It’s important to remind patients and loved ones that avoiding unnecessary socialization and travel can save lives.
My husband and I have always relished being in the thick of it, “in the trenches,” at our hospital. He’s a head and neck cancer surgeon, and I’m a pediatric otolaryngologist (ear, nose, and throat specialist for children). With over five decades of combined experience working at an academic tertiary/quaternary care center in a major city, we feel as though we’ve nearly seen it all. We’ve cared for the sickest of the sick, and patients often came to us when there was nowhere left to go. We were, for all intents and purposes, the last resort, the end of the line.
Now we’re seeing our colleagues—anesthesiologists, intensive care specialists, emergency room physicians, nurses, medical assistants, and respiratory therapists—as our front line heroes. They’re the first responders as well as the last resort, the end of the line. Like hospitals around the world, we’ve cancelled our elective visits and surgeries in order to minimize the use of supplies and personnel, as well as to minimize person-to-person exposure.
For now, our job is to keep our patients at home. Some cancer and airway surgeries absolutely cannot wait, but some of them can. As patients flood hospitals, supplies are running low and healthcare workers fall ill, it will likely be “all hands on deck” soon. We’ll no longer be subspecialty surgeons caring for complex surgical patients. We’ll be part of the care force caring for COVID-19 patients: the first responders and the last resort. Until then, we need to stay healthy. For me, that means to keep running. Pre-COVID, my morning run was a time to myself to exercise, breathe fresh air, think, meditate, and take in the sights. As a surgeon who operates on the airways of tiny humans, these times of tranquility are critical to my well-being. But today’s run was anything but peaceful. As I turned on to a busier thoroughfare, I noticed large groups of cyclists, walkers going to pick up coffee, and runners in packs. None with masks. These weren’t families, but friends congregating. I felt angry and frustrated.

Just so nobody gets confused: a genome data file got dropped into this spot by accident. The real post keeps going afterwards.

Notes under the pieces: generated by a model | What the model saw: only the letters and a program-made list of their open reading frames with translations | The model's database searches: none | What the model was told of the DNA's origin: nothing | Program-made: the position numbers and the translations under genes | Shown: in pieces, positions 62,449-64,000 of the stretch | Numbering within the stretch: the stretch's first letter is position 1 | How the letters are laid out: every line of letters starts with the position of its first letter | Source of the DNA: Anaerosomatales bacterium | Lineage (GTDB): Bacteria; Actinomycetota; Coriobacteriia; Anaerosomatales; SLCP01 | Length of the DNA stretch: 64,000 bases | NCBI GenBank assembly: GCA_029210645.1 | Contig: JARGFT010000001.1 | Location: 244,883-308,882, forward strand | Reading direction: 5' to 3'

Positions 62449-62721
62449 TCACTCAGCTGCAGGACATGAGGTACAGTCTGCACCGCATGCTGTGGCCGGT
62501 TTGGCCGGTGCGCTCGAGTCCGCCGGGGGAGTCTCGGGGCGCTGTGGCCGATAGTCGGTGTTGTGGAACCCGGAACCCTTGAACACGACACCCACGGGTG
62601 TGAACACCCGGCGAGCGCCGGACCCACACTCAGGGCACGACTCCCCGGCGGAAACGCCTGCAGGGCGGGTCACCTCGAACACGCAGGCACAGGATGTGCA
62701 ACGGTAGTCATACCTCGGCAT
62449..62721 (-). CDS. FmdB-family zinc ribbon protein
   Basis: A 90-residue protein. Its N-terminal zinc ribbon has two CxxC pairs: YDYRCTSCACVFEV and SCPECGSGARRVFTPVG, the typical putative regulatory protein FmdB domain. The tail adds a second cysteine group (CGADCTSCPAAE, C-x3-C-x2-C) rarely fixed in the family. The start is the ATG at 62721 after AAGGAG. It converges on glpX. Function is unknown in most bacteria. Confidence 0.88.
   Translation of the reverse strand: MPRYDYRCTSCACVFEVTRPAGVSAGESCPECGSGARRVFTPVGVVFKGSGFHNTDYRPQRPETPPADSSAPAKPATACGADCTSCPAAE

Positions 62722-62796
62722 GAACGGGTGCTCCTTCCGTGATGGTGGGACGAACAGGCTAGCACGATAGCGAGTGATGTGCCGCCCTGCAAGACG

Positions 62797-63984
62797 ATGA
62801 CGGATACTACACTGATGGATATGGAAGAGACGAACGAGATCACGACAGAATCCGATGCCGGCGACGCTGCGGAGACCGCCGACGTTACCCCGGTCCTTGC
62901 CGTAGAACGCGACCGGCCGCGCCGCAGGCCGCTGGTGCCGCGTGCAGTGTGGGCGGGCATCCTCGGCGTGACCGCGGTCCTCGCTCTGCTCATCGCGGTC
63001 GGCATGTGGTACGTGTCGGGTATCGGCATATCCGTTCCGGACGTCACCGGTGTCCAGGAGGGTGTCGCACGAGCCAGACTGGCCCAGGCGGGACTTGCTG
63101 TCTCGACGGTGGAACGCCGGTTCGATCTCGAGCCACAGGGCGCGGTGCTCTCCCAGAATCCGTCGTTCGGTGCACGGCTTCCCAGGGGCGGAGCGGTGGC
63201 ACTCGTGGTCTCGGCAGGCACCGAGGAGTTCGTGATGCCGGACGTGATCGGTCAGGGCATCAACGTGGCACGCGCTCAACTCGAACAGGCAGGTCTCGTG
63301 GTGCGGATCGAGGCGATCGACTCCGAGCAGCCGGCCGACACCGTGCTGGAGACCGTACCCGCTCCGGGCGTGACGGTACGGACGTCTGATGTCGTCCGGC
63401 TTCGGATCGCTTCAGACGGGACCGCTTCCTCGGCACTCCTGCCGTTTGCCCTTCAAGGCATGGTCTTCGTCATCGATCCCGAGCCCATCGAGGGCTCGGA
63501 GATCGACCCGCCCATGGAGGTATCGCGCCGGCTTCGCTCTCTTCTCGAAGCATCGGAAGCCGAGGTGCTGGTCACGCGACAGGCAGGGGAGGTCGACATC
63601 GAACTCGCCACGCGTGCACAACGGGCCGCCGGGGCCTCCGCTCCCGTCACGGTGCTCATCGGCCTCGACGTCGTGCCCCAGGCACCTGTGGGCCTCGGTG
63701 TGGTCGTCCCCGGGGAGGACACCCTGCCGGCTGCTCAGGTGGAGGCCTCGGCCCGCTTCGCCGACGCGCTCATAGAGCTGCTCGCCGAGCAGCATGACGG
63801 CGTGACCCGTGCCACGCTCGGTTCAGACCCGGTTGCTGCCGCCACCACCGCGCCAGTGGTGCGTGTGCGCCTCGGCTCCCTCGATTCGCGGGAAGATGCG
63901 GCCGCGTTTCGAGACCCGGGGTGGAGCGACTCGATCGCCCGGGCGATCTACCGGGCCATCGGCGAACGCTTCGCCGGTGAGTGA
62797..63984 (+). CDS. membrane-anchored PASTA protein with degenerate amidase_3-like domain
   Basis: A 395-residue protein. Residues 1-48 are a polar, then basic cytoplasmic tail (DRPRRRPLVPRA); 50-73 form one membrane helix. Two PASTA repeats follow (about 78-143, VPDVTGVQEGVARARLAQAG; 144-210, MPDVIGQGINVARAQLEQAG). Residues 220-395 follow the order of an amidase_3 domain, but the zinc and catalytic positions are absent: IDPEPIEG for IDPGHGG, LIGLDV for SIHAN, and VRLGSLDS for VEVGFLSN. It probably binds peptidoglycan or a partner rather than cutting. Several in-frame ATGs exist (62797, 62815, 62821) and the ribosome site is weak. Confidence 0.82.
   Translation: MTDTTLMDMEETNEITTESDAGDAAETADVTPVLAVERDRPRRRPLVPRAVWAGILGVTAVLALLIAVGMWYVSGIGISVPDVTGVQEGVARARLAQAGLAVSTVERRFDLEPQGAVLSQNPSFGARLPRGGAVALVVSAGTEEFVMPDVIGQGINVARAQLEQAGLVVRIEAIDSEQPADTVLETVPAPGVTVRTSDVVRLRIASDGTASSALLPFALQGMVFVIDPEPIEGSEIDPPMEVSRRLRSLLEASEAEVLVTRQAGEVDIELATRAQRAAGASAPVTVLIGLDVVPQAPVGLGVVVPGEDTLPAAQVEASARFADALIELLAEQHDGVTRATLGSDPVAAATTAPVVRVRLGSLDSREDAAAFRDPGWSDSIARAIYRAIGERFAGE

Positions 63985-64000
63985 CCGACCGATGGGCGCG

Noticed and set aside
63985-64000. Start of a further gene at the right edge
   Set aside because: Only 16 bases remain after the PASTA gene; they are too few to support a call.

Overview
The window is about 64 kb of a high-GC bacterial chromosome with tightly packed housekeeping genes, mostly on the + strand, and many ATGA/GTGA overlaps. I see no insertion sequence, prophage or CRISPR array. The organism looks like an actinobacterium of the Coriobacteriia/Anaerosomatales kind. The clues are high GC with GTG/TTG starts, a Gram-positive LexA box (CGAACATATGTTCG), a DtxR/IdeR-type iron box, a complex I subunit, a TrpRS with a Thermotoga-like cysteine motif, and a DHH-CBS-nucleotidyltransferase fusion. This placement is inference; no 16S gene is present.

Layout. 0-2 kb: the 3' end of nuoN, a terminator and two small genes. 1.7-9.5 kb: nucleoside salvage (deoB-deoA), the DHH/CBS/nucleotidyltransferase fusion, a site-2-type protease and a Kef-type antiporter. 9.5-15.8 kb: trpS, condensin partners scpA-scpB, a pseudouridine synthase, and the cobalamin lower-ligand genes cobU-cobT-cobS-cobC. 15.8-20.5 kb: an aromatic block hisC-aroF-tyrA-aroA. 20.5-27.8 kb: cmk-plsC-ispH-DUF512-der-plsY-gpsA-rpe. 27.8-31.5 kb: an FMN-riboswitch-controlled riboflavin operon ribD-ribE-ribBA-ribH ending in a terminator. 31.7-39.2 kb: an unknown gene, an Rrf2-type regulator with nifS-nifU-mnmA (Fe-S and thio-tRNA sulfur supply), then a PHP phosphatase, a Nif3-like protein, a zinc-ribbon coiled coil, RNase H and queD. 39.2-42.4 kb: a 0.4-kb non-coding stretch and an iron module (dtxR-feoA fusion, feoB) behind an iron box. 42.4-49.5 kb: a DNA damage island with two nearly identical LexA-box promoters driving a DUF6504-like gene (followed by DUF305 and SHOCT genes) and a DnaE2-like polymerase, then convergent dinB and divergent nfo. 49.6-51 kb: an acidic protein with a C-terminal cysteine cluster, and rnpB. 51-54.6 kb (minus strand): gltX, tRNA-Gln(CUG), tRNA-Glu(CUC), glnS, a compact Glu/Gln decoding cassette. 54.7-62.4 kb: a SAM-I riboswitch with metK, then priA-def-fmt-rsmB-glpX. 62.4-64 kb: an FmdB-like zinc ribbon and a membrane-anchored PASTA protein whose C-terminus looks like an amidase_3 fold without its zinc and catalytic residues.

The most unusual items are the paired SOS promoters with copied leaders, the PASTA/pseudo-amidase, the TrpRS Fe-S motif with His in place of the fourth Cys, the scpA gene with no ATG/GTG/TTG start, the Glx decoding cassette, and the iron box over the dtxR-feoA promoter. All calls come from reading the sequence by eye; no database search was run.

While families stuck at home certainly face challenges, healthcare professionals worry about catching the virus at work, spreading it to co-workers or to sick patients, and bringing it into their homes. Two-physician families have reviewed their wills and drafted contingency plans for children if one or both gets sick, hospitalized, debilitated, or worse.
I’ve racked my brains on how to channel the anger when I see that health-minded people just don’t fathom the harm they’re causing. It reminded me of some of the rationale I’ve heard from anti-vaxxers: “My children are healthy.” “Measles really isn’t a big deal if you have a good immune system.” “I’m taking immune boosters, so I won’t get sick.” When it comes to vaccine-preventable diseases, or any infectious disease, there’s no personal connection while reading graphs and medical data. Often, only personal experience makes diseases real. When it comes to COVID-19, many people are starting to feel removed if they feel fine, and are frustrated being stuck at their homes. Data in the news isn’t personal. However, it’s important for everyone to know that every time they congregate with someone from outside their home, they’re potentially responsible for one death. Every time. Patients, friends, family, and neighbors often ask clinicians how they can help. The most important thing everyone can do is to stay at home, even as states start to ease restrictions. When people stay at home, they’re doing more than they could possibly imagine. They can save the lives of friends, neighbors, family, and healthcare professionals. They can save their grocery worker’s life, their postal worker’s life, their delivery person’s life. People may think they’re doing “nothing” by staying at home, but in fact, they’re doing everything.